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2024-10-26 00:35:13

English mathematician and computer scientist

English mathematician and computer scientist

Alan Turing was a mathematician, computer scientist, and logician known for his work in theoretical computer science and artificial intelligence. He played a crucial role in World War II codebreaking and made significant contributions to computer design and mathematical biology. Despite his accomplishments, Turing faced persecution for his homosexuality and tragically died at a young age. He was posthumously pardoned and is now widely celebrated for his groundbreaking contributions.

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1912-06-23

Born

Alan Mathison Turing was born on June 23, 1912 in Maida Vale, London.

1912-06-23

Alan Turing

Alan Turing was born on June 23, 1912.

1918

Turing's Education at St Michael’s Day School

Turing joins St Michael’s day school in Hastings in 1918, but does not perform very well.

1922

Alan Turing Attends Hazlehurst Preparatory School

At the age of 10, Alan Turing went to Hazlehurst preparatory school. The building still exists but has been converted into flats.

1926-08-19

Early Signs of Intelligence

Early signs of intelligence were observed.

1930

Christopher Morcom's Death

Turing's close friend Christopher Morcom dies suddenly from bovine tuberculosis, leading Turing to renounce his religious faith and become an atheist.

1931-08-29

Getting Serious About Technology

Alan Turing started his studies at King's College, Cambridge, where he excelled in mathematics and demonstrated exceptional intelligence and potential.

1933

Alan Turing's Early Display of Genius

Alan Turing displayed signs of genius at an early age, beginning to study Einstein’s work by himself when he was only 16 years old.

1935

Alan Turing elected Fellow of King's College

In 1935, Alan Turing's exceptional work leads to his election as a Fellow of King's College at the young age of 23.

1936-05-28

Publication of On Computable Numbers

Alan Turing submitted the paper 'On Computable Numbers' to the London Mathematical Society on May 28, 1936. In this paper, he introduced the concept of the Universal Machine, later known as the Turing Machine, which laid the foundation for modern computing.

1936-09-30

Studied at Princeton University

Alan Turing studied at Princeton University.

1936-11-12

Delivery of On Computable Numbers to London Mathematical Society

On November 12, 1936, Alan Turing delivered his paper 'On Computable Numbers' to the London Mathematical Society. This paper outlined the Universal Machine, which later became known as the Turing Machine, and introduced the concept of an idealized computing device capable of performing any mathematical computation that can be represented as an algorithm.

1937

Publication of 'On Computable Numbers, with an Application to the Entscheidungsproblem'

In 1937, Alan Turing published his now famous paper 'On Computable Numbers, with an Application to the Entscheidungsproblem'. In this paper, he proposed a machine that could move from one state to another by following a rigorous set of rules, which led to the existence of uncomputable functions.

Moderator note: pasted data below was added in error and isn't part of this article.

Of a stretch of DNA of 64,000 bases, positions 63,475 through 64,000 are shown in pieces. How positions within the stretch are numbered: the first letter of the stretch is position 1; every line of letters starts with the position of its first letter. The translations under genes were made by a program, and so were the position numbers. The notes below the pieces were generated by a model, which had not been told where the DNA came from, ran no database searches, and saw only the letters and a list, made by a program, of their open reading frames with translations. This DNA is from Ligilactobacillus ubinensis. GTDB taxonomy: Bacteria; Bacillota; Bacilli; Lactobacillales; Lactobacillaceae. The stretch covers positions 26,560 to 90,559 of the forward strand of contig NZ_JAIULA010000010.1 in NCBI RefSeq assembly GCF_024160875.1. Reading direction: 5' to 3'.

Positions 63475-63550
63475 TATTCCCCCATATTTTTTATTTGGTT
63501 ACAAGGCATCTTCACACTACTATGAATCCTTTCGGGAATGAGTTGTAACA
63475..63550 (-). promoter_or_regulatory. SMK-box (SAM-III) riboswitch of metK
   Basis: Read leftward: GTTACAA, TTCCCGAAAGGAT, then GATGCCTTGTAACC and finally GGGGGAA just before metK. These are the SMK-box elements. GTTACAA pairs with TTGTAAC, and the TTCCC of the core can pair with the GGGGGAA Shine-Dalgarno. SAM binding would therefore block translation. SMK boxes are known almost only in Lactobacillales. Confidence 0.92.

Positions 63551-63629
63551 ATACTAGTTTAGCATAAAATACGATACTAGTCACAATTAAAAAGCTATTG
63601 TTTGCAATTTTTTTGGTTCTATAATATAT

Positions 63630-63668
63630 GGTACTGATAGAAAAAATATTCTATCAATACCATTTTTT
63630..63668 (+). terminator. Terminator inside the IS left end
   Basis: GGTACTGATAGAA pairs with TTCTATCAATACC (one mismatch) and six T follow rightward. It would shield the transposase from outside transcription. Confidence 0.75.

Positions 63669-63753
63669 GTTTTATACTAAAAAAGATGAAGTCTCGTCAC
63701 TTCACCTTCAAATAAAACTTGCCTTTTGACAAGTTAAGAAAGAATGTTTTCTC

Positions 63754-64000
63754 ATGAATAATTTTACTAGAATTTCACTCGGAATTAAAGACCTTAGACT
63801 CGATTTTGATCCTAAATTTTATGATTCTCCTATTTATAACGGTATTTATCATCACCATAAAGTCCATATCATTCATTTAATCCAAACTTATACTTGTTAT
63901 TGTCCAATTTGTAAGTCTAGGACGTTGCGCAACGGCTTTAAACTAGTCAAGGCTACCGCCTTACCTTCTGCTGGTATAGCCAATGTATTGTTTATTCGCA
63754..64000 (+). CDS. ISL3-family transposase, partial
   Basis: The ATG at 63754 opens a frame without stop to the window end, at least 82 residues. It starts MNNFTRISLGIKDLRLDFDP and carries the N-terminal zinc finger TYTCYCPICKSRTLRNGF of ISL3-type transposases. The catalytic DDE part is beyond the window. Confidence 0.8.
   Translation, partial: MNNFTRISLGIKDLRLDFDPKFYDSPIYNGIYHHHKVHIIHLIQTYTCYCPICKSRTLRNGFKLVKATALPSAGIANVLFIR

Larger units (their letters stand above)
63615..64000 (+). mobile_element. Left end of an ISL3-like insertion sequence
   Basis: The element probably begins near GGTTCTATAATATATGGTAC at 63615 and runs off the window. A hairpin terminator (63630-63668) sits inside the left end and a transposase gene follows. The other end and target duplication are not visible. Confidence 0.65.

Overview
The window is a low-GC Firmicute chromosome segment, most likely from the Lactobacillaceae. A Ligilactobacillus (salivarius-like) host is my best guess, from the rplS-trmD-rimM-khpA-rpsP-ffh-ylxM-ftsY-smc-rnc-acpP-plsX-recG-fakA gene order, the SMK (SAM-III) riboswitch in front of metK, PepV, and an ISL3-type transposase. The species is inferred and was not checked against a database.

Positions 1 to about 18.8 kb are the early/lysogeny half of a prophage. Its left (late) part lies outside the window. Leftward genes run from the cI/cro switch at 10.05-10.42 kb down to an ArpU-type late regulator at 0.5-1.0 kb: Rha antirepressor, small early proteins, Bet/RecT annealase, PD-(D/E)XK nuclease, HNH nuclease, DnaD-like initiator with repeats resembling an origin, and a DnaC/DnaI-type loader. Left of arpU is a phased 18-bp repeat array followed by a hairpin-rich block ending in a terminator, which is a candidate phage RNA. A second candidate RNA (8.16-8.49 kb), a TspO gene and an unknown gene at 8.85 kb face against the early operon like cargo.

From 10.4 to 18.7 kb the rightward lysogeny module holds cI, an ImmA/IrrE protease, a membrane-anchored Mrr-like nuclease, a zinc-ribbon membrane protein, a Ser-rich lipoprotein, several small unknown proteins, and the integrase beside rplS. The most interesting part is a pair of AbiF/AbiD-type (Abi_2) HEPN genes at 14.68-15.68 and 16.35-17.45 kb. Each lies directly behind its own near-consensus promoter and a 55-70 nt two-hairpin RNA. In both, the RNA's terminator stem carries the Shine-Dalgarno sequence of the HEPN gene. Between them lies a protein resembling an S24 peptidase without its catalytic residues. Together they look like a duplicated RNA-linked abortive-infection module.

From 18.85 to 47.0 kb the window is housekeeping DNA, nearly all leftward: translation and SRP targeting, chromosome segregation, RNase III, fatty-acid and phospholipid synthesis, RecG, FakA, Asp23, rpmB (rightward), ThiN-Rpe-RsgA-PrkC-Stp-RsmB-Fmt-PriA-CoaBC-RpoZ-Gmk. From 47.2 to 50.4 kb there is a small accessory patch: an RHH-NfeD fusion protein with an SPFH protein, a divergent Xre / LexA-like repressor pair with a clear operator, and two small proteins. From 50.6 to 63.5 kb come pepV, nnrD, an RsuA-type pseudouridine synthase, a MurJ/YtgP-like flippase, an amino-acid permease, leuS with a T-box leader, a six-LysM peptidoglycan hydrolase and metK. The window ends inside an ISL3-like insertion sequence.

1938-06

Alan Turing joins the Government Code and Cypher School

In the summer of 1938, Alan Turing joined the Government Code and Cypher School after returning from the United States. At the outbreak of World War II in September 1939, he moved to the organization’s wartime headquarters at Bletchley Park, Buckinghamshire.

1938-09

Alan Turing joins Government Code and Cypher School

In September 1938, Alan Turing started working part-time with the Government Code and Cypher School (GCCS), focusing on cryptanalysis of the Enigma machine. He collaborated with Dilly Knox, a senior GCCS codebreaker.

1939-12-06

Hut 8

Alan Turing contributed to solving the essential part of the German naval indicator system while working at Hut 8.

1940-03-18

Bombe

Bombe machine was developed.

1941

Turing's Proposal to Joan Clarke

In 1941, Alan Turing proposed marriage to his Hut 8 co-worker Joan Clarke, but their engagement was short-lived due to Turing's admission of his homosexuality.

1942-11-29

Alan Turing Travels to US

Alan Turing traveled to the United States to collaborate with US naval cryptanalysts in developing their own version of the Bombe machine and Enigma to decrypt encrypted messages.

1943-11

Turing collaborates with U.S. Navy cryptanalysts

In 1943, Alan Turing travelled to the United States and collaborated with U.S. Navy cryptanalysts on Naval Enigma and bombe construction. He also exchanged information about Enigma for access to the speech encryption system for conversations between Churchill and Roosevelt.

1944

Turing works as a top level intelligence link with USA

In 1944, Alan Turing is asked to work as a top level intelligence link with the USA, where he visits to share information on cryptology (code-breaking).

1945

Award of OBE to Alan Turing

At the end of World War II, in 1945, Alan Turing was awarded an OBE for his services to his country.

1946-02-19

Turing publishes detailed design of stored-program computer

On 19th February 1946, Alan Turing published the first detailed design of a stored-program computer, marking a significant milestone in the history of computer science and technology.

1946-11-07

Unveiling of a New Electronic 'Brain'

The Manchester Guardian reported the unveiling of a new electronic 'brain' in Britain on November 7, 1946, marking a significant advancement in the field of computing.